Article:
By David Ojala, Chair, SEAOC Existing Buildings Committee
Fun fact: Every building is, or will soon be, an existing building. This makes the breadth and reach of the SEAOC Existing Building Committee’s (EBC) influence very significant, when you get to thinking about it. This article will provide an overview of what the SEAOC EBC has been up to lately, and the schemes we’ve been masterminding for the year to come.
EBC members are practicing structural engineers who deftly brandish non-linear analysis and develop innovative technical solutions with the best of them, but much of our committee’s work is inherently “softer” and less technical than you might expect. While code changes allow us to apply new research or lessons learned from earthquakes to make new buildings safe, what are we to do about existing buildings that are now known or suspected to perform poorly? Are these “deficiencies” so severe that they warrant retrofitting? Should these retrofits be mandatory or just voluntary? How quickly should these conditions be remediated? How much will each fix cost, and who will pay? Should these buildings be made to meet new code performance levels, or is a reduced level of performance acceptable? How do we communicate these issues to the public, to building officials, to engineers, and to lawmakers? Will this author write an eighth rhetorical question in a row, just for the heck of it? Yes, yes he will. Managing the nation’s ever-expanding building stock is no small feat, and our committee’s work involves as much legislation as calculation, working alongside our local jurisdictions to help develop ordinances for retrofitting hazardous buildings as well as tools and guidelines for practitioners to meet the intent of those retrofits as quickly and efficiently as possible.
With what is arguably California’s greatest seismic hazard, unreinforced masonry buildings, largely mitigated or reduced by statewide mandatory retrofit programs, attention has turned to two other building types that house large numbers of California residents: soft-story/weak-story/open-front (SWOF) wood-framed buildings, and non-ductile concrete (NDC) buildings. SWOF ordinances in San Francisco and Berkeley (developed with the assistance of SEAONC members) are already in effect, but several Southern California jurisdictions have recently been fast-tracking similar legislation, and SEAOSC is working to make sure that the engineering requirements behind these are sound. The SEAOC EBC has been an excellent forum for sharing new developments and advice to make sure that unforeseen challenges confronting SEAONC members can be avoided by the other MOs. However, Southern California jurisdictions are upping the ante by moving forward with mandatory NDC ordinances, something that other jurisdictions, statewide, have on their radar. By working together to contribute as much Association input into these seminal programs as possible, we hope to make it easier for other jurisdictions to follow suit, and for our membership to effectively and efficiently reduce the hazard posed by these building types and improve California’s seismic resilience.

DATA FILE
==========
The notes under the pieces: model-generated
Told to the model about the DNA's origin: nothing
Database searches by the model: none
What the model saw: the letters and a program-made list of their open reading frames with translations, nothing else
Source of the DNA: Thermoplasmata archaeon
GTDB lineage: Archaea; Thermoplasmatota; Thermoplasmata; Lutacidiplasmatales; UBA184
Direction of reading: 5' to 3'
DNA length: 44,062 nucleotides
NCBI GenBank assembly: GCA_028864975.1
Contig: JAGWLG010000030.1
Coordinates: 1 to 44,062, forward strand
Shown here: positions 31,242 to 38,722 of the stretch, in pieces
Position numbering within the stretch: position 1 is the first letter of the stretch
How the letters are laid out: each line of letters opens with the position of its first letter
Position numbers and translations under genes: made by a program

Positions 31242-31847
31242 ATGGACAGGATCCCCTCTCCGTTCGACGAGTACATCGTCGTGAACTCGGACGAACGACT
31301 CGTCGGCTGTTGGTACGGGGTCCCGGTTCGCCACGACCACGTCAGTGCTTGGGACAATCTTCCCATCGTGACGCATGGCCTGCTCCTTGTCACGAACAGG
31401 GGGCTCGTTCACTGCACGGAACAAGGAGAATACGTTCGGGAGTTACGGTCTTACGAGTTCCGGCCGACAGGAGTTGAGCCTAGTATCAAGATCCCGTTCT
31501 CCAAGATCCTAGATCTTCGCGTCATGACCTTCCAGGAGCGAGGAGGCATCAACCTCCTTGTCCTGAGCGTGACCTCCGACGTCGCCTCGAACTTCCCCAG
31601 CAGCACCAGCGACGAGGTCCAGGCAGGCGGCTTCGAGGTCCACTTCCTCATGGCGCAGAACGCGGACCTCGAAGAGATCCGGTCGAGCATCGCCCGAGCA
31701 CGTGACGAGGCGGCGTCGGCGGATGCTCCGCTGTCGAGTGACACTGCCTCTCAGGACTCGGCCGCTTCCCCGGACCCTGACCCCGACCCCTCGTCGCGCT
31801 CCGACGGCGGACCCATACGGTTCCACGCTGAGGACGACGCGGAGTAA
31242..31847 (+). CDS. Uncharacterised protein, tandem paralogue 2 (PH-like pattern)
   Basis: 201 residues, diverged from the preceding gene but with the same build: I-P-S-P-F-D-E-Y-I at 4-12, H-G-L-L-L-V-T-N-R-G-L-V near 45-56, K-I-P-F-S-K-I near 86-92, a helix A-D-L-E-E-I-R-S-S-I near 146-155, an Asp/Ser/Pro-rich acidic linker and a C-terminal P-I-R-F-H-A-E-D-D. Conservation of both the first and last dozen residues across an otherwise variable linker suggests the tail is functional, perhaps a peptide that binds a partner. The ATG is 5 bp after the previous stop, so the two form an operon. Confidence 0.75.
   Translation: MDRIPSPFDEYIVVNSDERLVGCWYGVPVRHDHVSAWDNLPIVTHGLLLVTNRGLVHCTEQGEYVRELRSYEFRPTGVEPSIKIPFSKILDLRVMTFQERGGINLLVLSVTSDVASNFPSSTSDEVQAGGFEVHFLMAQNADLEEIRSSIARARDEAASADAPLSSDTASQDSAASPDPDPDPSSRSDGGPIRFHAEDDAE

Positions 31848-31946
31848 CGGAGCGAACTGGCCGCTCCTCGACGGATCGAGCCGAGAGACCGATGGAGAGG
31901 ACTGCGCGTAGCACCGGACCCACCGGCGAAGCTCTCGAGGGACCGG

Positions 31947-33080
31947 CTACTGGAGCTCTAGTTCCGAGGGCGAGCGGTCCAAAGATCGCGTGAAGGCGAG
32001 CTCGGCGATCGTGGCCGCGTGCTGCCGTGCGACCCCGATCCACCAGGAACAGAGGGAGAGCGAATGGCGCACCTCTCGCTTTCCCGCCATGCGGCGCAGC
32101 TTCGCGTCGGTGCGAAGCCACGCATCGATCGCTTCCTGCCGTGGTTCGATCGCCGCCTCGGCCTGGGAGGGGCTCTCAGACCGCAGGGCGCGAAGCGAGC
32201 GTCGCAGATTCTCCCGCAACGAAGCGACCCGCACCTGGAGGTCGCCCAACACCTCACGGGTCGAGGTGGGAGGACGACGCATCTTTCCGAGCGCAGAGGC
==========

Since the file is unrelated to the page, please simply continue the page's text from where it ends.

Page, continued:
In a similar vein, SEAOSD has been spearheading an effort to develop a hazard-reduction report card to grade jurisdictions on their efforts to mitigate key seismic hazards, such as URM, tilt-up, SWOF, and NDC buildings. With several jurisdictions enacting robust retrofit programs for all of these hazard types that can set examples for programs statewide, our goal is to encourage jurisdictions to start taking steps to protect their residents, as well as to provide guidance regarding key components of successful programs. The only thing more powerful than the SEAOC EBC is peer pressure, and we’re harnessing that too. Look out.
Although the EBC has been doing enough policy work lately to make a Capitol Hill wonk giddy, we have not let our technical tasks fall by the wayside. Helping to provide tools and guidance for engineers who are tasked with actually satisfying the requirements of these retrofits is an ongoing mission. Educating engineers on the benefits, limitations, and proper application of ASCE 41 is a priority, and our committee’s involvement in developing and reviewing example problems for the ATC-124 project is a big part of that. Maintaining Existing Building Code commentary, developing new commentary for new ordinances, and providing written examples for meeting retrofits are also hot topics at the state and local EBC levels. Finally, the EBC hopes to provide some clear guidance to engineers on a common challenge: installing steel moment-resisting frames in wood-framed buildings. A white paper is in the works, and we plan to have an update for you in Maui in October, if you can be bothered to put down your Mai Tai for just a few minutes, please.
I could keep going about these topics and more, but it’s time to put my proverbial pencil down. If anything I’ve written here struck a chord with you and you want to get involved, ask a question, or express serious doubt about our qualifications to lead this committee, shoot an email to your local EBC chairs: Wayne Brown (SEAOSD), Daniel Zepeda (SEAOSC), Darron Huntingdale (SEAOCC), and David Ojala (SEAONC).